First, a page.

Are you interpreting your dip slide correctly?
Dip slides are the most common and simplest method to measure bacteria. Nevertheless, common mistakes are made every day by users in the industry that ultimately affect the process fluid.The most common mistake is to think that all bacteria are the same. They aren't. It is therefore not possible to measure them in the same way. Here are five tips to find the best way of using dip slides in your system.
#1 Try different dip slides
Not all dip slides have the same formula. This means that different dip slides can be more or less suitable for different systems. No dip slide is right for all systems.
The bacterial flora can change over time, particularly if you change fluid type. It can therefore be beneficial to make a dip slide evaluation once a year or in conjunction with changes.
#2 Try different incubation times
The instructions for most dip slides say that the results can be read after 24 to 48 hours. For many systems this is not the case. Certain systems have bacteria that require longer incubation times. They quite simply grow more slowly. It might even be the case that bacteria that grows rapidly in the system grows slowly on the dip slide as the nutrients it lives off in the system are not present on the dip slide.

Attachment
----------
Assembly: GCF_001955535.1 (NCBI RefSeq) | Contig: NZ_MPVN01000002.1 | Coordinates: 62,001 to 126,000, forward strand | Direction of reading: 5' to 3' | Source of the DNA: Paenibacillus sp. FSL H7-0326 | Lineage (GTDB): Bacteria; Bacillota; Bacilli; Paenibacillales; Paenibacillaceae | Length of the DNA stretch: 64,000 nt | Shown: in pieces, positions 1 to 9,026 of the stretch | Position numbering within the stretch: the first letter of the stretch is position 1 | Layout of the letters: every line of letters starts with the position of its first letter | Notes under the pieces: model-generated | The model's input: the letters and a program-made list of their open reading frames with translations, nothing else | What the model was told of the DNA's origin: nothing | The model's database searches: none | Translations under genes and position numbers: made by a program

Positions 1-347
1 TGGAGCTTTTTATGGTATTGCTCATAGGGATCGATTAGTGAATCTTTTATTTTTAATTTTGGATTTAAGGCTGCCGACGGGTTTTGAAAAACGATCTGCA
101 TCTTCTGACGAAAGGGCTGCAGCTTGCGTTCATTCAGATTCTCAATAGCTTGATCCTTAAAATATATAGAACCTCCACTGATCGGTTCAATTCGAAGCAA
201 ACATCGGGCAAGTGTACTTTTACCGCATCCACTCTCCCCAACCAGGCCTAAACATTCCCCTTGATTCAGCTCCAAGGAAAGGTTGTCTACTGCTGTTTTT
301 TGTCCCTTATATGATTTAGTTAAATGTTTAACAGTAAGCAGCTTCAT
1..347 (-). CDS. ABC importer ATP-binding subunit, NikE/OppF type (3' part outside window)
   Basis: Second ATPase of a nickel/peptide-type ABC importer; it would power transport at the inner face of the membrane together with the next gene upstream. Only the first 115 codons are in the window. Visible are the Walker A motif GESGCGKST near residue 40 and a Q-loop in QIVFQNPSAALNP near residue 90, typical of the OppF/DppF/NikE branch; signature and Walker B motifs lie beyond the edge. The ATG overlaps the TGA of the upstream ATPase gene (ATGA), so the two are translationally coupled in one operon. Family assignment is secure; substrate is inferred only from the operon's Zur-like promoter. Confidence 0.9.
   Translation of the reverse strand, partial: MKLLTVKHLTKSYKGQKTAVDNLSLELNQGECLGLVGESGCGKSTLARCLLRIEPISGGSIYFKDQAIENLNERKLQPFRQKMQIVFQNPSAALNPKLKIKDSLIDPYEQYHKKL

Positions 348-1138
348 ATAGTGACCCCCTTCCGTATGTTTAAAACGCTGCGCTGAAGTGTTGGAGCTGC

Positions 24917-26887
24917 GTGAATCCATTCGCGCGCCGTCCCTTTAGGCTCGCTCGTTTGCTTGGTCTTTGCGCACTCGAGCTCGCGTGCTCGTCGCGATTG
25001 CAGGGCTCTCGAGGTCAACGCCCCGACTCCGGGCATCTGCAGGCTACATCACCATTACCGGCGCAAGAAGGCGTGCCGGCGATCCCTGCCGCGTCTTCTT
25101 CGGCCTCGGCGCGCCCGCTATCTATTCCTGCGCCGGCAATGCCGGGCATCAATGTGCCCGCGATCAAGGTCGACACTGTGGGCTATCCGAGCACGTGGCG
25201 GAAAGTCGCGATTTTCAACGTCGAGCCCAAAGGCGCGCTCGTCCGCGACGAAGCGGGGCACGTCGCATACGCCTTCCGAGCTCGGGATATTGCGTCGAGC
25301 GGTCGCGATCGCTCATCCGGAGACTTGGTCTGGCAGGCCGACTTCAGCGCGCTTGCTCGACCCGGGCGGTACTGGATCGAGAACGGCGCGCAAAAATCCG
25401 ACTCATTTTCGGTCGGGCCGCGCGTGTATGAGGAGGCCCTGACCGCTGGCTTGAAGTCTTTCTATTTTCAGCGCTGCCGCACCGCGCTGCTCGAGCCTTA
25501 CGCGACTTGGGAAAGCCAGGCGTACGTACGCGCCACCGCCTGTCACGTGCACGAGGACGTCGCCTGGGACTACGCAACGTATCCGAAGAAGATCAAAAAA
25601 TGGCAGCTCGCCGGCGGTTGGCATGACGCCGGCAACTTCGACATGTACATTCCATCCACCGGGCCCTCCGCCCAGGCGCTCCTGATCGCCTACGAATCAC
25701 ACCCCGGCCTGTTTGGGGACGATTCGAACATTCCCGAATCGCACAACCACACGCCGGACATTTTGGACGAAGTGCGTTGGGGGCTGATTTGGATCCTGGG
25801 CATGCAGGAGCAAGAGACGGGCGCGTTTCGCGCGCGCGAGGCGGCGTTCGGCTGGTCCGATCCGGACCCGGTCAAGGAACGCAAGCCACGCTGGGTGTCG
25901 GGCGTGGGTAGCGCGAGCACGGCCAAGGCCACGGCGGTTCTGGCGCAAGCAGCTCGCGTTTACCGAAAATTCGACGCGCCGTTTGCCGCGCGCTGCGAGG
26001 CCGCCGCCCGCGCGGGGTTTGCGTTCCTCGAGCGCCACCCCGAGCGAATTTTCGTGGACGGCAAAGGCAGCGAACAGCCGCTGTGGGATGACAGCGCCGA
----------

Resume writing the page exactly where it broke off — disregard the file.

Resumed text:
The picture above shows two dip slides, 72 and 148 hours respectively after taking samples. After three days it appeared as if there were no bacteria in the system. However, when six days had gone by it was clearly visible that the system contained a large amount of bacteria.
An example of a slow-growing bacteria is mycobacteria. They can need a week or more to show up on a dip slide. If this is the most common bacteria in the system, the dip slide can be highly misleading if the results are read after just two days.
Why is this important? If the bacteria concentration is perceived to be lower than it actually is, there is a risk that the counteractions are insufficient. Then both the working environment is affected and the metalworking fluid get damaged.
#3 Evaluate incubation at different temperatures
Find the temperature where your dip slides grow fastest! Higher temperatures do not always produce faster growth (bacteria are different, right?). Get answers quickly, react quickly, save time!
#4 Include colonies that are not coloured
They have not broken down the dip slide's colouring agent, either because they can't or because they haven't done so to a sufficiently great extent. Even though they are not coloured, they are still bacteria and should be included in the overall assessment. They can sometimes be difficult to see, however, if the dip slide is angled, they can be identified as irregularities on the surface.
#5 It is not the size that counts
Note that it is the number of colonies and not the size of them that has to be evaluated.
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